Coffee is one beverage that manages its dual allegations of benefits and disadvantages pretty well. Shedding light on one such cause, experts from the American Association of Cancer Research have disclosed that coffee consumption may shield against basal cell carcinoma (BCC), a common skin cancer.
As part of the investigation, information was collected from the Nurses Health Study and Health Professionals Follow-Up Study. Around 72,921 subjects were inspected between June 1984 and June 2008 in the former analysis while 39,976 participants were followed between June 1986 and June 2008 in the latter study.
“Mouse studies have shown that oral or topical caffeine promotes elimination of UV-damaged keratinocytes via apoptosis (programmed cell death) and markedly reduces subsequent SCC development. However, in our cohort analysis, we did not find any inverse association between coffee consumption and the risk for SCC,” specified Fengju Song, Ph.D., a postdoctoral fellow in the department of dermatology at Brigham and Women’s Hospital and Harvard Medical School.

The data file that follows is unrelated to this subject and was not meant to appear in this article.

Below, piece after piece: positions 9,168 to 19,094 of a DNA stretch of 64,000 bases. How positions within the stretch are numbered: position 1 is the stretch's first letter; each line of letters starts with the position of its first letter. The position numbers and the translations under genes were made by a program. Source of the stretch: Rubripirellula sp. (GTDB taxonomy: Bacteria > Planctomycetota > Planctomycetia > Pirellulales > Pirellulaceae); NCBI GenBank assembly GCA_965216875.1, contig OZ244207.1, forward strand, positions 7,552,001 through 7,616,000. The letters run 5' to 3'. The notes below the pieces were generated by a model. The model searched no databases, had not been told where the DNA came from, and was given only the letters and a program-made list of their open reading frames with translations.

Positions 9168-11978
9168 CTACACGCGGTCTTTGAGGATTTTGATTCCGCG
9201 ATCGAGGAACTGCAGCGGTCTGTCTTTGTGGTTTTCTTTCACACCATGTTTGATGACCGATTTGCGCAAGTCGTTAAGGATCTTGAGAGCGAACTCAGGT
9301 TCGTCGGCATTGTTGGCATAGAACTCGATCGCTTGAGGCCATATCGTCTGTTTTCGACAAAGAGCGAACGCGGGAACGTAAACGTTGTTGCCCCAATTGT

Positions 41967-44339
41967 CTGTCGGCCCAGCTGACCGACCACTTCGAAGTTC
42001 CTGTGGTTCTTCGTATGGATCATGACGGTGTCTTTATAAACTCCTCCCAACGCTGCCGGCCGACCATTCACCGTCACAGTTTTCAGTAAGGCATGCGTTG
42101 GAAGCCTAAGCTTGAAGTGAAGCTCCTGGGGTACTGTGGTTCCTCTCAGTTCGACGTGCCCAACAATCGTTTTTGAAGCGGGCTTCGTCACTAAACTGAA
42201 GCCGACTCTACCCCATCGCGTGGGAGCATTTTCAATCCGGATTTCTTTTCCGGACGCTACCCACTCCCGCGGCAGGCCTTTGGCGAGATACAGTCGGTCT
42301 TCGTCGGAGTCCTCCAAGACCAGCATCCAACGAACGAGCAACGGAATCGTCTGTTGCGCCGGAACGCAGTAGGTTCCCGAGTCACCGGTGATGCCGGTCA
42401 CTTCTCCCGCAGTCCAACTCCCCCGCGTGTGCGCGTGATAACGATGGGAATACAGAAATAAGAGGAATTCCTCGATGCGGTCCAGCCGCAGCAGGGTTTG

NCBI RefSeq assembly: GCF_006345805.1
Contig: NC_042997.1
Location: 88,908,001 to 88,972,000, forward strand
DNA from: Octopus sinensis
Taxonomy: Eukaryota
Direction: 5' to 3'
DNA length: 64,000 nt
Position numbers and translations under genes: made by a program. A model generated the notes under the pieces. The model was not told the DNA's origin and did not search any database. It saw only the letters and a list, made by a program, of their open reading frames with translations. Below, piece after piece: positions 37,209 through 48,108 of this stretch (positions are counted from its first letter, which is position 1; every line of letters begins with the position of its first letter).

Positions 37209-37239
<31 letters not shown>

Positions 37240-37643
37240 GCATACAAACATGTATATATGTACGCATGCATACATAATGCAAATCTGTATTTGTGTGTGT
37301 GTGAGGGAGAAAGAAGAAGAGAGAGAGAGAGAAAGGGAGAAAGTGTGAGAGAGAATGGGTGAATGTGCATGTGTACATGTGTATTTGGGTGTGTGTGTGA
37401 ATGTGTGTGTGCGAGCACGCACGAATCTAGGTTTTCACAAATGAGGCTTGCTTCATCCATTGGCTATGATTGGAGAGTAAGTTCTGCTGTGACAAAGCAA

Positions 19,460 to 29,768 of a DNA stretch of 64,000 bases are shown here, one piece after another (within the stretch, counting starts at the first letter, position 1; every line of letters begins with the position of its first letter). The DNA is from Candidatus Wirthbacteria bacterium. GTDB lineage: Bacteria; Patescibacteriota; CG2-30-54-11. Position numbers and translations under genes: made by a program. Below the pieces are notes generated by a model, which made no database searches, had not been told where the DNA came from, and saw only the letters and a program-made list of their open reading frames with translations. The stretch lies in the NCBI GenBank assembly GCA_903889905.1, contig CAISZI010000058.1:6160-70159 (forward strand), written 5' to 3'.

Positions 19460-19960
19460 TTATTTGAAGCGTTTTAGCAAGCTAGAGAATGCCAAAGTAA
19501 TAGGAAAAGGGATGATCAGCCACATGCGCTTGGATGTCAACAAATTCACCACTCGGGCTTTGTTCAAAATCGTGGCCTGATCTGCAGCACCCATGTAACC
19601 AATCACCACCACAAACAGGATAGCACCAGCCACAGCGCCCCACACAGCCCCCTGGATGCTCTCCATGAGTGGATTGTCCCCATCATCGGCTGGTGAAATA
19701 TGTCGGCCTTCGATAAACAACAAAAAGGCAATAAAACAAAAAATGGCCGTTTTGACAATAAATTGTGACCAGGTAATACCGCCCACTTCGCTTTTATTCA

Reportedly, there were 25,480 skin cancer cases cumulatively. Out of which 22,786 were BCC cases while 1,953 people suffered from squamous cell carcinoma (SCC) and 741 were diagnosed with melanoma.
The team found that women who consumed above 3 cups of coffee each day seemed to have 20% less chances of BCC while men who did the same had a 9% reduction in risk. However, those who consumed less than 1 cup every month did not appear to show significant results.
The analysts were particularly surprised by the inverse relation between coffee and cancer being found specifically in BCC. Those who consumed the highest quintile seemingly had the lowest risk factor. They found that there was an 18 percent drop in risk for women and a 13 percent reduction for men.Earlier studies have shown a similar link but epidemiologic studies have not conclusively shown the same outcomes.
Further trials to gauge the mechanism behind this link are underway. This analysis was presented at the 10th AACR International Conference on Frontiers in Cancer Prevention Research.